provoke

verb
pro·​voke | \ prə-ˈvōk How to pronounce provoke (audio) \
provoked; provoking

Definition of provoke

transitive verb

1a : to call forth (a feeling, an action, etc.) : evoke provoke laughter
b : to stir up purposely provoke a fight
c : to provide the needed stimulus for will provoke a lot of discussion
2a : to incite to anger
b archaic : to arouse to a feeling or action

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Other Words from provoke

provoker noun

Choose the Right Synonym for provoke

provoke, excite, stimulate, pique, quicken mean to arouse as if by pricking. provoke directs attention to the response called forth. my stories usually provoke laughter excite implies a stirring up or moving profoundly. news that excited anger and frustration stimulate suggests a rousing out of lethargy, quiescence, or indifference. stimulating conversation pique suggests stimulating by mild irritation or challenge. that remark piqued my interest quicken implies beneficially stimulating and making active or lively. the high salary quickened her desire to have the job

synonyms see in addition irritate

Examples of provoke in a Sentence

His remarks provoked both tears and laughter. He just says those things because he's trying to provoke you. The animal will not attack unless it is provoked.
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Recent Examples on the Web That law was largely provoked by Austin leasing a downtown building to Planned Parenthood for just $1. Washington Post, "Austin to be first US city to fund abortion support services," 12 Sep. 2019 But shortly after the trip, Wiebke’s new daughter begins to act out in increasingly erratic and violent ways, claiming she is being provoked by a dark spirit. Scott Roxborough, The Hollywood Reporter, "Hidden Gem: 'Pelican Blood' Gives a Terrifying Take on Childhood Trauma," 7 Sep. 2019 Many members suggested that the move was provoked by Trump’s policies and statements, including comments specifically about the two congresswomen. NBC News, "Democrats blast Israel's 'dangerous' decision to bar Omar, Tlaib from entering the country," 15 Aug. 2019 The anger provoked by article two shows that this view is far from universal. The Economist, "A row over teaching in French has reopened old wounds in Morocco," 15 Aug. 2019 In China’s version, a small, violent gang of protesters, unsupported by residents and provoked by foreign agents, is running rampant, calling for Hong Kong’s independence and tearing China apart. Casey Newton, The Verge, "Google’s internal activism is spreading across tech companies," 14 Aug. 2019 Undisputed evidence established that Tabares — who was provoked only by a verbal command to halt — aggressively bore down on and attacked a retreating officer, which weighed in favor of the decision to use of deadly force, Stanton added. Priscella Vega, Daily Pilot, "Federal judge upholds Huntington Beach officer’s use of deadly force in 2017 shooting," 31 July 2019 Source: Storyful The second-biggest moment of social-media engagement was also provoked by Ms. Harris. Maureen Linke And Danny Dougherty, WSJ, "In Second Democratic Debate, Social Media Focuses on Harris-Biden Crossfire," 28 June 2019 Provocation manslaughter is one of two forms of manslaughter, and happens when a person is provoked by another. Ivana Hrynkiw | Ihrynkiw@al.com, al.com, "Charges in Marshae Jones case explained," 28 June 2019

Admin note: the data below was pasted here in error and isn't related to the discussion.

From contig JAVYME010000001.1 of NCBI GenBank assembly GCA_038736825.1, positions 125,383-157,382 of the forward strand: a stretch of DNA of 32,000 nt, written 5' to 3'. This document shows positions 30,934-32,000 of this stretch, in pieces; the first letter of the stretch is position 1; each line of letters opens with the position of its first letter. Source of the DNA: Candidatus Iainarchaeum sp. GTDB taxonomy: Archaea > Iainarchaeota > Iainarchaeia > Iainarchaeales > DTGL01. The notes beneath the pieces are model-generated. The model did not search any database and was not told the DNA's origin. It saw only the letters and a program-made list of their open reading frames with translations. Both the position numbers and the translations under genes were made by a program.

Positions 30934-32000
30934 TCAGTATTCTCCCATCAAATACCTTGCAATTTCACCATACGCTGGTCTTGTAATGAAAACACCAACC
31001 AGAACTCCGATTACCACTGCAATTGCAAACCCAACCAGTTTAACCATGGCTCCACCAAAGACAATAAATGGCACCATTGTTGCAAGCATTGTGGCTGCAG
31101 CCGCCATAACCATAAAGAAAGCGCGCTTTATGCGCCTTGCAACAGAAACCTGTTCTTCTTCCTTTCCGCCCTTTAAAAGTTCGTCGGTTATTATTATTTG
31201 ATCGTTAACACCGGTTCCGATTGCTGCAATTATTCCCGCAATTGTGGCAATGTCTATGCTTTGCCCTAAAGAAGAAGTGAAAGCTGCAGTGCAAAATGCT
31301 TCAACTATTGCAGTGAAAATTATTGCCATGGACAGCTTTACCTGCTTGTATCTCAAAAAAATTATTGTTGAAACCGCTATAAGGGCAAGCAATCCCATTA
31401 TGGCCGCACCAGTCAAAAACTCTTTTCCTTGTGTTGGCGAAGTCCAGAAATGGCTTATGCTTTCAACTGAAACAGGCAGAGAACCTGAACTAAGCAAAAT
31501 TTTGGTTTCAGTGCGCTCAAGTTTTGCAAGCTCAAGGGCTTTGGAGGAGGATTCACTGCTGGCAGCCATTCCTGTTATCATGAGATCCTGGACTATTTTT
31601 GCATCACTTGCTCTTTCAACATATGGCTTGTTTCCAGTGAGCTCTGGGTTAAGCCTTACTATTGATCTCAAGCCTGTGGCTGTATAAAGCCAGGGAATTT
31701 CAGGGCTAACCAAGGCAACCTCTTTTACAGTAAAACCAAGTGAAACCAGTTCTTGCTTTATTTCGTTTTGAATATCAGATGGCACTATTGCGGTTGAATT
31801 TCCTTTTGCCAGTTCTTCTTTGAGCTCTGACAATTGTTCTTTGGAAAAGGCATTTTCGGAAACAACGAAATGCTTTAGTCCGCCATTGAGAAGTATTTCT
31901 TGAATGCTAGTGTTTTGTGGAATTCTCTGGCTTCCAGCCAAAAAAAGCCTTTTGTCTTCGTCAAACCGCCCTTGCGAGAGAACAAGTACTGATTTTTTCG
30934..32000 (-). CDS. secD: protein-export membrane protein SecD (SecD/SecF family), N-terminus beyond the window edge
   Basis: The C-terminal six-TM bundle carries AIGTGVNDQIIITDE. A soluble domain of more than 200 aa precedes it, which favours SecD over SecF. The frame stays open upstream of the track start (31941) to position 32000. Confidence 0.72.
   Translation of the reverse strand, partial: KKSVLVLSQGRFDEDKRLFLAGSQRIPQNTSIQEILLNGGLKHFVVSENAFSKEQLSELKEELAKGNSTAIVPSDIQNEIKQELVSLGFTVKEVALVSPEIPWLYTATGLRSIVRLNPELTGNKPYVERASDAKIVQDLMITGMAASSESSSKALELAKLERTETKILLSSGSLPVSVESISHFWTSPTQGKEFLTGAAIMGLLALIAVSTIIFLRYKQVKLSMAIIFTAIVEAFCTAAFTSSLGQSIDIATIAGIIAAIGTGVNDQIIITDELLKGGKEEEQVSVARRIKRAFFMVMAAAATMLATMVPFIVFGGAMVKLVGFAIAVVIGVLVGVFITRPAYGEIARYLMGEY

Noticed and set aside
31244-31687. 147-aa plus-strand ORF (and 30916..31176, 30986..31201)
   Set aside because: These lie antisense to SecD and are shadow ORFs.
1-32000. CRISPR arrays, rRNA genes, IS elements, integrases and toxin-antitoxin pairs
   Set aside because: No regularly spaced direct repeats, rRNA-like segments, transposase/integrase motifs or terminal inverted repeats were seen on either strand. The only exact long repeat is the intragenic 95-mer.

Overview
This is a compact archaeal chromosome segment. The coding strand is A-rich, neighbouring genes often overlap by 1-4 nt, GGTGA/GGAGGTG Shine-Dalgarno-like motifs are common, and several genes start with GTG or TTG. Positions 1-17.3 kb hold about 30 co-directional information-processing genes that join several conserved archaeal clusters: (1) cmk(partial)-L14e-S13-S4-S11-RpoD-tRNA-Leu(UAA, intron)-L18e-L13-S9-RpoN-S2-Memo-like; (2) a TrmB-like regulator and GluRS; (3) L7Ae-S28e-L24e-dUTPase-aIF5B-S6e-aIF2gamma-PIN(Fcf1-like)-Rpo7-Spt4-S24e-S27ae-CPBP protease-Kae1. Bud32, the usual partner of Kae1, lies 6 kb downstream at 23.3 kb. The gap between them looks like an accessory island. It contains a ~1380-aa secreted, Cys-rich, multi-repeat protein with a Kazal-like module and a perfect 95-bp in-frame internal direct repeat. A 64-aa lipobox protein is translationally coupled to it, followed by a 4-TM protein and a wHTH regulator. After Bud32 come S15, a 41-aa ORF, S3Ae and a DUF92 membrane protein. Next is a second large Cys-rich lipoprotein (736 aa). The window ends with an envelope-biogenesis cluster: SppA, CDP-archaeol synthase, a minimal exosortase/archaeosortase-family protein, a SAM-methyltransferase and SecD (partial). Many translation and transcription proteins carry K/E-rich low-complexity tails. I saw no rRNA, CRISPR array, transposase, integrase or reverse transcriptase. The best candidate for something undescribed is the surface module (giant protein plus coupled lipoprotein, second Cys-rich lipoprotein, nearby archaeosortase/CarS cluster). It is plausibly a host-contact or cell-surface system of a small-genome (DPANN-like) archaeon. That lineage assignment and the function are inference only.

These example sentences are selected automatically from various online news sources to reflect current usage of the word 'provoke.' Views expressed in the examples do not represent the opinion of Merriam-Webster or its editors. Send us feedback.

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First Known Use of provoke

14th century, in the meaning defined at sense 2b

History and Etymology for provoke

Middle English, from Anglo-French *provoker, provocher, from Latin provocare, from pro- forth + vocare to call, from voc-, vox voice — more at pro-, voice

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Statistics for provoke

Last Updated

10 Oct 2019

Time Traveler for provoke

The first known use of provoke was in the 14th century

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More Definitions for provoke

provoke

verb
How to pronounce provoke (audio)

English Language Learners Definition of provoke

: to cause the occurrence of (a feeling or action) : to make (something) happen
: to cause (a person or animal) to become angry, violent, etc.

provoke

verb
pro·​voke | \ prə-ˈvōk How to pronounce provoke (audio) \
provoked; provoking

Kids Definition of provoke

1 : to cause to become angry Don't provoke your sister.
2 : to bring about The joke provoked a smile.
pro·​voke | \ prə-ˈvōk How to pronounce provoke (audio) \
provoked; provoking

Medical Definition of provoke

: to induce (a physical reaction) ipecac provokes vomiting

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pro·​voke | \ prə-ˈvōk How to pronounce provoke (audio) \
provoked; provoking

Legal Definition of provoke

1 : to incite to anger
2 : to provide the needed stimulus for

Other Words from provoke

provoker noun

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More from Merriam-Webster on provoke

Thesaurus: All synonyms and antonyms for provoke

Rhyming Dictionary: Words that rhyme with provoke

Spanish Central: Translation of provoke

Nglish: Translation of provoke for Spanish Speakers

Britannica English: Translation of provoke for Arabic Speakers

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